Bjorn Yang-Vaernet reviews the NFL combine results for the 2023 running back class and shares the players that helped or hurt themselves ahead of the NFL Draft.
Thankfully the NFL combine, or as Blair called the event in his wide receiver combine winners and losers article, the “annual underwear Olympics,” is finally here. The period of time between the Super Bowl in February and the combine in early March feels incredibly long with the biggest news items being QB controversies that have no answer and players getting in off-field trouble. However, the combine marks the beginning of a new influx of talent into the league and for the best ball and dynasty fantasy players, the start of the new season.
While Blair tackled the WR position yesterday, I am going to focus on the running backs, an increasingly bifurcated position with the strongest prospects being worth more than ever given the trend toward committee backfields by many teams.
The Prospect Workout Explorer is updated with new data on every player who participated over the last few days, and offers a plethora of insight beyond just the raw numbers. Explore the recent results for yourself to find more winners and losers than just the few mentioned here.
Combine Metrics that Matter for RBs
For this section, I will defer to prior RotoViz analysis on combine metrics by Travis May. Based on his article from a year ago, a few of the relevant metrics for RBs are:
- Size-adjusted forty-yard dash or speed score
- Broad and vertical jumps (looking for average results at the minimum)
- Three-cone drill (strong results can indicate elite agility and burst)
In short, a strong RB prospect should have good speed for their weight, the power to break through contact, and the agility and burst to get through the line to the second level.
Don’t Overreact to the Combine
For better or worse, the combine matters a lot for any position, but especially for skill position players like RBs. While many people will overreact to highlight clips or a particular drill, athletic testing should be considered just one piece of the puzzle for making an assessment of any particular player. Again, as Blair noted in his article, the combine can influence draft capital and draft capital can dictate opportunity, one of the biggest factors for RB success.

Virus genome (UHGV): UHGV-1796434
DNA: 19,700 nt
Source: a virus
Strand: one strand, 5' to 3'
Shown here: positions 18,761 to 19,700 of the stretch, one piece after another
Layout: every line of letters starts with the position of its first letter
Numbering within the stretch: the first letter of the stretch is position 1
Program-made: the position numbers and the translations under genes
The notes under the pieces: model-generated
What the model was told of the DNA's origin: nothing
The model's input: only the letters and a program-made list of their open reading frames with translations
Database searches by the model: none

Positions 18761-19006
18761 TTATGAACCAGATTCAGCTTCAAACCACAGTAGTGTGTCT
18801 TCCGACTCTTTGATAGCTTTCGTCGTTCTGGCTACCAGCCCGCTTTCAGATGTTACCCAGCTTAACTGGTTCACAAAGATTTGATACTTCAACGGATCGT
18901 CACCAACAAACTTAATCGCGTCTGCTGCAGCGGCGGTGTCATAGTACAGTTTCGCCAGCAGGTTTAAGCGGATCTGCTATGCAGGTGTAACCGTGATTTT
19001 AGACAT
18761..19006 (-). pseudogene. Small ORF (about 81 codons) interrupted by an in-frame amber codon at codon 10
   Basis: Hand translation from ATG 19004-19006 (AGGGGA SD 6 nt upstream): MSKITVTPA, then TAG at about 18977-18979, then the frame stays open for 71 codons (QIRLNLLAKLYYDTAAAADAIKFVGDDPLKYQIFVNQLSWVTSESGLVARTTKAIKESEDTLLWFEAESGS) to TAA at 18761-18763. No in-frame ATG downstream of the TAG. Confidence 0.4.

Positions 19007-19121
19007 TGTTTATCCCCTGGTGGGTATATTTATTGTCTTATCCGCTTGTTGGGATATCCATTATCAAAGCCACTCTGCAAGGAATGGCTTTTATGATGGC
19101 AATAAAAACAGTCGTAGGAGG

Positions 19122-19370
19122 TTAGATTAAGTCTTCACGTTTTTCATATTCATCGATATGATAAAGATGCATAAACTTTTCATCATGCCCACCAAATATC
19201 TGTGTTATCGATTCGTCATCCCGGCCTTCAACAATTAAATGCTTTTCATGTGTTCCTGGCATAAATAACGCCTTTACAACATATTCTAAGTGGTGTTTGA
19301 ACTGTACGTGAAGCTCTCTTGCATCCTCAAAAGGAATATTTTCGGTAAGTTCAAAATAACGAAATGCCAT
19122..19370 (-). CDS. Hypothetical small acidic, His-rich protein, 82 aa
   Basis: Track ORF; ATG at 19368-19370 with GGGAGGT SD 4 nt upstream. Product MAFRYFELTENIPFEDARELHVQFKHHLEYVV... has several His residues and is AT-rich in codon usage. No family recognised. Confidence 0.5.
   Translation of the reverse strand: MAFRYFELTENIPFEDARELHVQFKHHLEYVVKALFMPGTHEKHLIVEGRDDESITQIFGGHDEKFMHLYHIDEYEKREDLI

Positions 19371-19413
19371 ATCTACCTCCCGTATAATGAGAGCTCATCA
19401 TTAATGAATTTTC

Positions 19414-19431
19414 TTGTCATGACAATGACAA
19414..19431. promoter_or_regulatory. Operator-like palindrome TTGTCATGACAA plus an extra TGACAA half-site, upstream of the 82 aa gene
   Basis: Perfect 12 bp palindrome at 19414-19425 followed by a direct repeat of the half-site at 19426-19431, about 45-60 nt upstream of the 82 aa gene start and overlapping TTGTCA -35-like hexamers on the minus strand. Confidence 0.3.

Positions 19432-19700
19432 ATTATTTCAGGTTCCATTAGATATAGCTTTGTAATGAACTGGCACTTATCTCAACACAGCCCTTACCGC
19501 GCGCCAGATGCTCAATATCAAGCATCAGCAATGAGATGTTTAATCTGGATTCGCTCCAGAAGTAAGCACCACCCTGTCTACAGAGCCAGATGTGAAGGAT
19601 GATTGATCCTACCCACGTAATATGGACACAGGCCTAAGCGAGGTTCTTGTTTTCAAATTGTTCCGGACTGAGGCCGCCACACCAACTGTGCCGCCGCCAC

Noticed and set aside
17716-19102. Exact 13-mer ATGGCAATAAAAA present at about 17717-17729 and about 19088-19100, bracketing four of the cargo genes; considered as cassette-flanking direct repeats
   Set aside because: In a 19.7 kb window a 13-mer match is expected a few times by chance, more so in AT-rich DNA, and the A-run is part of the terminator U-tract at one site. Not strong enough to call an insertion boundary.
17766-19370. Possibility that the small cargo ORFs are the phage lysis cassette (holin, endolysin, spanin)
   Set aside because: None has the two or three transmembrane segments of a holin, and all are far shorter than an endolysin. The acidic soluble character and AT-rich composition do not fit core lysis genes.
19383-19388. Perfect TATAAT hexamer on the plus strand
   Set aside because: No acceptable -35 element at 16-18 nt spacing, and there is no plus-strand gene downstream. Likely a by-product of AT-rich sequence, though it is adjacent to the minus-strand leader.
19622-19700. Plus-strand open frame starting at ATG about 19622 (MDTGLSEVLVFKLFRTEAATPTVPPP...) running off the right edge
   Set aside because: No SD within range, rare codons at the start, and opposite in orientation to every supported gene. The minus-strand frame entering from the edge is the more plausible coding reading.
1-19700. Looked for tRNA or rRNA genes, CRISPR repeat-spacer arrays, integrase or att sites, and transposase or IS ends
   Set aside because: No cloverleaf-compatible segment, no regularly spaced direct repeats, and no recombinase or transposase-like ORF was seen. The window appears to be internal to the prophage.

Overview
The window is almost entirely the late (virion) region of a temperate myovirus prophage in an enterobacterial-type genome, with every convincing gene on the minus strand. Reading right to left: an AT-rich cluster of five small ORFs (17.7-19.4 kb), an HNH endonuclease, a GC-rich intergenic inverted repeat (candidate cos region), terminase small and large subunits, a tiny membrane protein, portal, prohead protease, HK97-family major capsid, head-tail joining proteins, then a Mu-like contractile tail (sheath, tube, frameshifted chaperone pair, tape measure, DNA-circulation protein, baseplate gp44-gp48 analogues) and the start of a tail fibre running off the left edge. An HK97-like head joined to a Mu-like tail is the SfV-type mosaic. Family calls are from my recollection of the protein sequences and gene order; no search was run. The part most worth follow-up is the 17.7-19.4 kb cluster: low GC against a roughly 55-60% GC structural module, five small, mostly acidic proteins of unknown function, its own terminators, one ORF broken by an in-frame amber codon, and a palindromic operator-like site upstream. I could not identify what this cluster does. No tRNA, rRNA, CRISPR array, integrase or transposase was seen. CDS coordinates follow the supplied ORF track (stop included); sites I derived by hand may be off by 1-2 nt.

The 3 RBs Who Boosted Their Stock
As the consensus No. 1 RB in this class for multiple years, Bijan Robinson was a “winner” in the sense that he did not hurt his draft stock. Robinson ran a 4.46 second 40-yard dash at 215 pounds — a speed score of 109. For reference, 100 represents good speed for the weight while anything greater than 110 is elite. Notably, while Robinson had the sixth fastest forty-yard dash of the day, his 10-yard split of 1.52 was third, tied with Jahmyr Gibbs and 0.01 seconds off of Devon Achane in second.
Robinson also did not hurt himself in the broad and vertical jumps, jumping in the 83rd and 78th percentiles, respectively. While Robinson did not have crazy testing metrics like Jonathan Taylor in 2020 or Breece Hall in 2021, in combination with his dominant collegiate production, he cemented himself as the premier RB in this draft class. Furthermore, his list of comps for both his college production and athleticism numbers includes a number of very successful RBs.